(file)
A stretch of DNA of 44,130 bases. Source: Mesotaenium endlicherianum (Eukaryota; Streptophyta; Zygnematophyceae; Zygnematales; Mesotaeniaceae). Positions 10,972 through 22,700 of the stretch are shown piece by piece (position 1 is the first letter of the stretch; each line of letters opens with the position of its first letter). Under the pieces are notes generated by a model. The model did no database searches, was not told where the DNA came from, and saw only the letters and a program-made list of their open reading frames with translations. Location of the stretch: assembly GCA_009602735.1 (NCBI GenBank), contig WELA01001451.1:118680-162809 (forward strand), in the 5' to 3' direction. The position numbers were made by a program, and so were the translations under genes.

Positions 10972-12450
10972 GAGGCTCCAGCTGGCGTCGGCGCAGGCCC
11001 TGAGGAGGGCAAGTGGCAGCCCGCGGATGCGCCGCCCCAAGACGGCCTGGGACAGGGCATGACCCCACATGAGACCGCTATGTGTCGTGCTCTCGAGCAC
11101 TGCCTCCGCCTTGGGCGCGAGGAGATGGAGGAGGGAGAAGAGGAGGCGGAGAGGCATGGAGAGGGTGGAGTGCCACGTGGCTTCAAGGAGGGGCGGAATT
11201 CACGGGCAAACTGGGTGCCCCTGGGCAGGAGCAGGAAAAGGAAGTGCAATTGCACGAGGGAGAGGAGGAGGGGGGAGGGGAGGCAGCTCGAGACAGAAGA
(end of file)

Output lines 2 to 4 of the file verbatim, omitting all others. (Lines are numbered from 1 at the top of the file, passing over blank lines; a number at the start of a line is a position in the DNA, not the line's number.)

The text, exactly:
Positions 10972-12450
10972 GAGGCTCCAGCTGGCGTCGGCGCAGGCCC
11001 TGAGGAGGGCAAGTGGCAGCCCGCGGATGCGCCGCCCCAAGACGGCCTGGGACAGGGCATGACCCCACATGAGACCGCTATGTGTCGTGCTCTCGAGCAC